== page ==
The foreign exchange (forex) market is one of the most actively traded markets in the world and allows investors access to global currencies.
There are a multitude of factors that can affect the value of any given currency, and the volatility of the market. These include economic growth, international trade and relationship, and macroeconomic data, such as changes in interest rates.
The fluctuations in the market, and its liquidity, provides investors with potential opportunities to profit — although does involve a level of risk.
One of the most commonly traded currencies is the Great British Pound (GBP). In this article, we explore the most recent factors that impacted the currency’s value, how this compares from month to month, and the effects on forex trading online.
Factor 1 for Forex Trading: The UK Economy
On 29th September 2021, the British Pound hit its lowest level since mid-pandemic in 2020. It dropped below £1.35 in comparison to the US Dollar. This was believed to be a direct impact of the health of the UK economy at the time, which was suffering from the economic term ‘stagflation’ — a combination of stagnant and inflation.
Stagflation is one of the worst events that an economy, and the forex market, can experience. It consists of high unemployment rates, slow economic growth and high inflation. Just one month before, in August 2021, the inflation rate sharply increased from 2% to 3.2%, whilst the nation’s consumer price index (CPI) was at its highest level.
Over the month, and continuing into October, the currency witnessed high volatility, fluctuating between the lowest levels of September, to a high of £1.3799. It’s believed the market was reflective of the uncertainty surrounding the Bank of England’s (BoE) decision on future interest rates.
Factor 2 for Forex Trading: Bank of England interest rate decision
On November 4th, the currency pair GBP/USD was 0.4% lower, after experiencing significant fluctuations and ahead of the BoE monetary policy decisions — the results of which saw interest rates maintained.
The Monetary Policy Committee (MPC) made this decision based on the supply crisis being felt across the world, and the idea it was not necessarily a demand pressure in the UK economy. Therefore, raising interest rates in November would not be a complete solution.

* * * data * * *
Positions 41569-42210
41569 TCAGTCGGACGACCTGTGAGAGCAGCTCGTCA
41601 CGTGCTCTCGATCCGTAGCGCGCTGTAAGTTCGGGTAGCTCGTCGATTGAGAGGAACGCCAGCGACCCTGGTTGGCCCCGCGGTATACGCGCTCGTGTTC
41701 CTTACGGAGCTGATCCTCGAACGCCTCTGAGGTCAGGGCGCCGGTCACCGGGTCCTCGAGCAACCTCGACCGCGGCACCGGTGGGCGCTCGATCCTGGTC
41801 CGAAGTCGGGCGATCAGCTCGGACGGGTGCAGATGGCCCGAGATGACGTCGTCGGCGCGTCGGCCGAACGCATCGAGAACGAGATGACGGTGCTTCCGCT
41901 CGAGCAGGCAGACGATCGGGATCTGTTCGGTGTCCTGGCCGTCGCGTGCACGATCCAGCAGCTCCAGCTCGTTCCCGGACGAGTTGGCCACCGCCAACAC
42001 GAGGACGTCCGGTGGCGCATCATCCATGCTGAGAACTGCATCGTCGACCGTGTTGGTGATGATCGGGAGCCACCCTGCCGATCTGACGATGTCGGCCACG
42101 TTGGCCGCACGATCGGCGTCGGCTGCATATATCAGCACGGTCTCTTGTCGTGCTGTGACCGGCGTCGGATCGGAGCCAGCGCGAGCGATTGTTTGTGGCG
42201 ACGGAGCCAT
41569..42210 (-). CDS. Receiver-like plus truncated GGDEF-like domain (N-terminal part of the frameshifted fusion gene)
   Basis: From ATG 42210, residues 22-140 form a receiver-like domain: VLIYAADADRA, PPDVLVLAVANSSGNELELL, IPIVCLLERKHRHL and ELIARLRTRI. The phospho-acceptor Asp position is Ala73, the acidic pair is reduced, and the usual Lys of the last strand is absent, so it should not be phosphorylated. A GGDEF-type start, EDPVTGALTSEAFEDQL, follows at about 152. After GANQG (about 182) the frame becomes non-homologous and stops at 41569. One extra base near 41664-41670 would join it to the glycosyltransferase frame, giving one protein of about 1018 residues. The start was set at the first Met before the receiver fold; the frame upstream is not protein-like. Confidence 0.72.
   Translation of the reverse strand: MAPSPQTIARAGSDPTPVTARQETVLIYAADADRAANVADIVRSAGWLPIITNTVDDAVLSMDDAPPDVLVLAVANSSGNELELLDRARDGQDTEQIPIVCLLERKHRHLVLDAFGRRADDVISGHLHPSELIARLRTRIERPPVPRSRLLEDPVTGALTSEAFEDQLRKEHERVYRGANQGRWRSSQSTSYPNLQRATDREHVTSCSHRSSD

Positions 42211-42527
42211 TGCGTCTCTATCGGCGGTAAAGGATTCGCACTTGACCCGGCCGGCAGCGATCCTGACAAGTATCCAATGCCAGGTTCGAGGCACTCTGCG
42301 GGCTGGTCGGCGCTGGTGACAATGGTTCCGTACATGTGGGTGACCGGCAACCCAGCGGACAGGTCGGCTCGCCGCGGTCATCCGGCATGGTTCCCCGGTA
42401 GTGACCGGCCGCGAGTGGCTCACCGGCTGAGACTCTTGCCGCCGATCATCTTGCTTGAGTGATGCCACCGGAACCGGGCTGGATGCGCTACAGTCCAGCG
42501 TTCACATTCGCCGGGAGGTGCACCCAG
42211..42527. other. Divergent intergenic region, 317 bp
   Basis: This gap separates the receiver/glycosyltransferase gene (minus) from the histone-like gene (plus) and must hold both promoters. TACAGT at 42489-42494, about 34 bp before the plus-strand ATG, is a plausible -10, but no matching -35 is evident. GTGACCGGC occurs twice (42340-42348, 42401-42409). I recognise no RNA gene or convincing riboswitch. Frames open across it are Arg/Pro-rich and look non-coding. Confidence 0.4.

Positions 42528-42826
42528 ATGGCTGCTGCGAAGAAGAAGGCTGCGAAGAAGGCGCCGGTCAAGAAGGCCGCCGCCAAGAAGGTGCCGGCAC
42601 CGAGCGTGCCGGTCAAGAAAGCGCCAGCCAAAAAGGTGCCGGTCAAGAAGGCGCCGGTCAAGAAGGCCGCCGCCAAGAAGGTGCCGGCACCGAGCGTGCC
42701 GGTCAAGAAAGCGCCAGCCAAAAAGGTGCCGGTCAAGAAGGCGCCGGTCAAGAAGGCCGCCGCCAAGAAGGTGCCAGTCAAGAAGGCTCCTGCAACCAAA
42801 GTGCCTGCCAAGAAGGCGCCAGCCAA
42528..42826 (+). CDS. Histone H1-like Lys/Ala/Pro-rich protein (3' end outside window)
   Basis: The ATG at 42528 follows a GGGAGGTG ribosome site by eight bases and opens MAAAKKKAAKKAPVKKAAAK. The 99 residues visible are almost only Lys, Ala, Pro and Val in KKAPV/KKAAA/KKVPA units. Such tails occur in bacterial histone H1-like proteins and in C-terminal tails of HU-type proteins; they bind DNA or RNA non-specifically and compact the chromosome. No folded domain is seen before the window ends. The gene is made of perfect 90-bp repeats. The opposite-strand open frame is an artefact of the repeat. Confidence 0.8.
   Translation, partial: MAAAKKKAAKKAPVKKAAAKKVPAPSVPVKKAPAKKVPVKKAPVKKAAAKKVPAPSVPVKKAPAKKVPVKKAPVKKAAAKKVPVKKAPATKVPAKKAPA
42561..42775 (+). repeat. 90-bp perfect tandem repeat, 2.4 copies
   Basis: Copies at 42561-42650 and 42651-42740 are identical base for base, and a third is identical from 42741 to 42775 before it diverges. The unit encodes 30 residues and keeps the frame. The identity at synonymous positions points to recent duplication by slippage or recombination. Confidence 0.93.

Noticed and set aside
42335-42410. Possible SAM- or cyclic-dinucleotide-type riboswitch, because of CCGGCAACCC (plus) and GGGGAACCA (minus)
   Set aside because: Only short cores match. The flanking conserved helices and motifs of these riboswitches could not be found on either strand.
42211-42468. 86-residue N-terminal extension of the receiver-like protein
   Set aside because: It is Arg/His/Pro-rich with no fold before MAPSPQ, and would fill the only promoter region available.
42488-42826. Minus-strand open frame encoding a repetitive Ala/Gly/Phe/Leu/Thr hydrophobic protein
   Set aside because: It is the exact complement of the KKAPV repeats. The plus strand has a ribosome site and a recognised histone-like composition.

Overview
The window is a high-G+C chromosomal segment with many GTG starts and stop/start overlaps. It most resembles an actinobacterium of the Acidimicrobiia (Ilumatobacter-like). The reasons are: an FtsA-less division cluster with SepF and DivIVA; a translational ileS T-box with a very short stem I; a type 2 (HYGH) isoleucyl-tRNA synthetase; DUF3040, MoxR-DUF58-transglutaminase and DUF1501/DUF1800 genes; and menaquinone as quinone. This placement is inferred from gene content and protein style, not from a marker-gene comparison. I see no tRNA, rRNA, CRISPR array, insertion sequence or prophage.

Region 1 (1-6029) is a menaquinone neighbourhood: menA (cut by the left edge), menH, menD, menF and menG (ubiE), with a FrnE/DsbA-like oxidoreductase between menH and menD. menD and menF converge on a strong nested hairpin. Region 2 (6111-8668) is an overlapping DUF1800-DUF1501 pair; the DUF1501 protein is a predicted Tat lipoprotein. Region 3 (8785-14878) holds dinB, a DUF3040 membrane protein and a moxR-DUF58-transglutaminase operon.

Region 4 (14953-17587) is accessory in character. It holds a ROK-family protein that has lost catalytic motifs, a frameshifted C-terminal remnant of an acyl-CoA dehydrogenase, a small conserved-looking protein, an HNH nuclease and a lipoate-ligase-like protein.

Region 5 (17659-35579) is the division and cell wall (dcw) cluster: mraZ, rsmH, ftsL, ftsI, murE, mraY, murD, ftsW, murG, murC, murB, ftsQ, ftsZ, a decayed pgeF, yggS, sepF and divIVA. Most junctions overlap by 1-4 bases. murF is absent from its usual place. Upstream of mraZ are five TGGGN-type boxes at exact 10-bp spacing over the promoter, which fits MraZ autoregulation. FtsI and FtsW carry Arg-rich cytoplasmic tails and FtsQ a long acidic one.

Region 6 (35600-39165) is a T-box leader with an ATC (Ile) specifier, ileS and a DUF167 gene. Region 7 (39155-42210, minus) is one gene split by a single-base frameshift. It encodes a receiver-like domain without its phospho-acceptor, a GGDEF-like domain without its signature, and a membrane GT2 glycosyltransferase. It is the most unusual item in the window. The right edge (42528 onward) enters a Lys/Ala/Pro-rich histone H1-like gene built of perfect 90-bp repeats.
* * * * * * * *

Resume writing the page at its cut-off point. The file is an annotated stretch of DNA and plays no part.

The rates remain at the level decided in March 2020, which were originally in response to the pandemic and a record-low of 0.1%. However, there’s the possibility of future increases in the coming months to respond to high inflation.
The decision was also based on the job market, and the fact that sufficient data is needed to analyse the aftermath of the furlough scheme ending. There were roughly one million workers formerly on the scheme in the UK. Therefore, it is likely that there will be considerable effects to the job situation of those one million, which will be reflected in a survey carried out by the Office for National Statistics (ONS).
From July to September, the ONS recorded an unemployment rate of 4.3%. The BoE policymakers will await to see the data for the most recent months, as will forex traders.
With regards to the financial markets, the predictions of most investors involved a rate rise, therefore the pound fell by roughly 1% against the dollar to 1.35 — levels previously seen back in September 2021.
The overall economy was expected to recover fully by the end of 2021. But with recent events, it’s now believed that the economy will not bounce back to pre-pandemic levels until the start of 2022.
Observe these Factors closely when Forex Trading with the British Pound
When it comes to forex trading, it is always best to conduct extensive research, to ensure your trading decisions are well-informed. This will involve close monitoring of the data that can impact the health of the economy, such as interest rates.
If you are considering opening a position on the forex market, and trading with the British Pound, then you should take into consideration the outcome and aftermath of the monetary policy decisions made by the BoE.
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